In this dark time, I believe everybody's help and cooperation is crucial for the overall success of extending help and uplifting the spirit of the hurricane-hit victims...I hope the Philippine Government and the whole Filipino community as well as the our foreign friends can be the ambassadors of change to these helpless and hopeless people...

Featured Videos

Your JavaScript is turned off or you have an old version of Adobe's Flash Player. Get the latest Flash player.
West Africa Ebola Vaccine Trials Possible by Early 2015i
Carol Pearson
August 30, 2014 7:14 PM
A U.S. health agency is speeding up clinical trials of a possible vaccine against the deadly Ebola virus that so far has killed more than 1,500 people in West Africa. If successful, the next step would be a larger trial in countries where the outbreak is occurring. VOA's Carol Pearson has more.

Video West Africa Ebola Vaccine Trials Possible by Early 2015

A U.S. health agency is speeding up clinical trials of a possible vaccine against the deadly Ebola virus that so far has killed more than 1,500 people in West Africa. If successful, the next step would be a larger trial in countries where the outbreak is occurring. VOA's Carol Pearson has more.

Video Survivors Commemorate 70th Anniversary of Nazi Liquidation of Jewish Ghetto

When the German Nazi army occupied the Polish city of Lodz in 1939, it marked the beginning of a long nightmare for the Jewish community that once made up one third of the population. Roughly 200,000 people were forced into the Lodz Ghetto. Less than 7,000 survived. As VOA’s Kane Farabaugh reports, some survivors gathered in Chicago on the 70th anniversary of the liquidation of the Lodz Ghetto to remember those who suffered at the hands of the Nazi regime.

Video Cost to Raise Child in US Continues to Rise

The cost of raising a child in the United States continues to rise. In its latest annual report, the U.S. Department of Agriculture says middle income families with a child born in 2013 can expect to spend more than $240,000 before that child turns 18. And sending that child to college more than doubles that amount. VOA’s Deborah Block visited with a couple with one child in Alexandria, Virginia, to learn if the report reflects their lifestyle.

Video Chaotic Afghan Vote Recount Threatens Nation’s Future

Afghanistan’s troubled presidential election continues to be rocked by turmoil as an audit of the ballots drags on. The U.N. says the recount will not be completed before September 10. Observers say repeated disputes and delays are threatening the orderly transfer of power and could have dangerous consequences. VOA correspondent Meredith Buel reports.

Video Ukraine Battles Pro-Russia Rebel Assault

After NATO concluded an emergency meeting to discuss the crisis in eastern Ukraine, the country is struggling to contain heavy fighting near the strategic port of Mariupol, on the Azov Sea. Separatist rebels are trying to capture the city, allegedly with Russian military help, and Ukraine's defense forces are digging in. VOA's Daniel Schearf spoke with analysts about what lies ahead for Ukraine.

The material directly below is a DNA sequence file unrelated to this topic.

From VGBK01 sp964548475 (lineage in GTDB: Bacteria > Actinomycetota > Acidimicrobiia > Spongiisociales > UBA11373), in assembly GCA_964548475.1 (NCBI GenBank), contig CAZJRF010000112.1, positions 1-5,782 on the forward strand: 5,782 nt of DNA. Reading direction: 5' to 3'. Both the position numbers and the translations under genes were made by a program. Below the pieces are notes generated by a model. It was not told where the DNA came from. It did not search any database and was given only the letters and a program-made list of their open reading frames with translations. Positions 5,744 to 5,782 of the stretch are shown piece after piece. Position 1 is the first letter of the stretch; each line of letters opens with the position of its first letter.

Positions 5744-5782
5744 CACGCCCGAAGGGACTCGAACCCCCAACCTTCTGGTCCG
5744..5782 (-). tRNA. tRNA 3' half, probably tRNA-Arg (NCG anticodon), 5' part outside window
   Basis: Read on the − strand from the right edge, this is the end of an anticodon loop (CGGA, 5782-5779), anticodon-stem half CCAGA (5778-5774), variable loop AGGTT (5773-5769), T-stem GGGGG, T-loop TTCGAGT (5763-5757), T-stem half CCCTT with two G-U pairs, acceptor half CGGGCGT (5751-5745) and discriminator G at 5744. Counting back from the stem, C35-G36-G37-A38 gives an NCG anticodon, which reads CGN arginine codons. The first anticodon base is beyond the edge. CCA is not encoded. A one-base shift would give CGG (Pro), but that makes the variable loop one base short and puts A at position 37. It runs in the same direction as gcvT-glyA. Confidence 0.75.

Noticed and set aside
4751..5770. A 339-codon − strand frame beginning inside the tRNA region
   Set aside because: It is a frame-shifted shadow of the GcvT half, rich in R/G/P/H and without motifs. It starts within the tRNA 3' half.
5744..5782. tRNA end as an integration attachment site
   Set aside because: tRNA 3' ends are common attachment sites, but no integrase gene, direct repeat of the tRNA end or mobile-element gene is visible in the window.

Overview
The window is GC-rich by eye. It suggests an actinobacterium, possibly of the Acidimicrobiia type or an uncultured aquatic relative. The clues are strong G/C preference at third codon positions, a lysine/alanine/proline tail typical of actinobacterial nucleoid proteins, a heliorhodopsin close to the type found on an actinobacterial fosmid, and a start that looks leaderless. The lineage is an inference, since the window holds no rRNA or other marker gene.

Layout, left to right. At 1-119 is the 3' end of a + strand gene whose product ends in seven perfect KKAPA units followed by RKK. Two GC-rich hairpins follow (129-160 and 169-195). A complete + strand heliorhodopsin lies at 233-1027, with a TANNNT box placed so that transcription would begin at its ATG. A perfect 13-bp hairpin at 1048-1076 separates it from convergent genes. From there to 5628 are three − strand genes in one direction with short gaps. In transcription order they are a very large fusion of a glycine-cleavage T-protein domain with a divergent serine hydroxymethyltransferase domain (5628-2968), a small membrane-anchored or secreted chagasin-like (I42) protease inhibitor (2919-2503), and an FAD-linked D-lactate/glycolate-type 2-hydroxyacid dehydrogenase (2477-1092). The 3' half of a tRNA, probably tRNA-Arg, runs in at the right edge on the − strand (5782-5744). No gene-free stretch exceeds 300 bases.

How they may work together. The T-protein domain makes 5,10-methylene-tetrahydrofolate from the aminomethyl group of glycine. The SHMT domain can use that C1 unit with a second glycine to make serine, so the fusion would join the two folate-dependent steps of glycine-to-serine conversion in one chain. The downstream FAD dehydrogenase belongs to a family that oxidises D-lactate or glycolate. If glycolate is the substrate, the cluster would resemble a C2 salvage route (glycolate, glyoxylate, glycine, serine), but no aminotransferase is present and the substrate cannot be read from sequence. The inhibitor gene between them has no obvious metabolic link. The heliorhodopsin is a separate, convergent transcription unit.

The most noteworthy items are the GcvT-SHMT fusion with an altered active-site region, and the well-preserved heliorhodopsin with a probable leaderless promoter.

Video Growing Business Offers Paint with a Twist of Wine

Two New Orleans area women started a small business seven years ago with one thing in mind: to help their neighbors relieve the stress of coping with a hurricane's aftermath. Today their business, which pairs painting and a little bit of wine, has become one of the fastest growing franchises across the U.S. VOA’s June Soh met the entrepreneurs at their newest franchise location in the Washington suburbs.

Video Ebola Vaccine Trials To Begin Next Week

The National Institutes of Health says it is launching early stage trials of a vaccine to prevent the Ebola virus, which has infected or killed thousands of people across West Africa. The World Health Organization says Ebola could infect more than 20,000 people across the region by the time the outbreak is over. The epidemic has health experts and governments scrambling to prevent more people from becoming infected. Zlatica Hoke has more.

Video Asian Bacteria Threatens Florida Orange Trees

Florida's citrus fruit industry is facing a serious threat from a bacteria carried by the Asian insect called psyllid. The widespread infestation again highlights the danger of transferring non-native species to American soil. VOA’s George Putic reports.

Video Aging Will Reduce Economic Growth Worldwide in Coming Decades

The world is getting older, fast. And as more people retire each year, fewer working-age people will be there to replace them. Bond rating agency Moody’s says that will lead to a decline in household savings; reducing global investments - which in turn, will lead to slower economic growth around the world. But experts say it’s not too late to mitigate the economic impact of the world’s aging populations. Mil Arcega has more.

Video Is West Doing Enough to Tackle Islamic State?

U.S. President Barack Obama has ruled out sending ground troops to Iraq to fight militants of the so-called Islamic State, or ISIS, despite officials in Washington describing the extremist group as the biggest threat the United States has faced in years. Henry Ridgwell reports from London on the growing uncertainty over whether the West’s response to ISIS will be enough to defeat the terrorist threat.

Video Coalition to Fight Islamic State Could Reward Assad

The United States along with European and Mideast allies are considering a broader assault against Islamic State fighters who have spread from Syria into Iraq and risk further destabilizing an already troubled region. But as VOA State Department Correspondent Scott Stearns reports, confronting those militants could end up helping the embattled Syrian President Bashar al-Assad.

Video Made in America Socks Get Toehold in Online Fashion Market

Three young entrepreneurs are hoping to revolutionize the high-end sock industry by introducing all-American creations of their own. And they’re doing most of it the old-fashioned way. VOA’s Julie Taboh recently caught up with them to learn what goes into making their one-of-a-kind socks.

Video Americans, Ex-Pats Send Relief Supplies to West Africa

Health organizations from around the world are sending supplies and specialists to the West African countries that are dealing with the worst Ebola outbreak in history. On a smaller scale, ordinary Americans and African expatriates living in the United States are doing the same. VOA's Carol Pearson reports.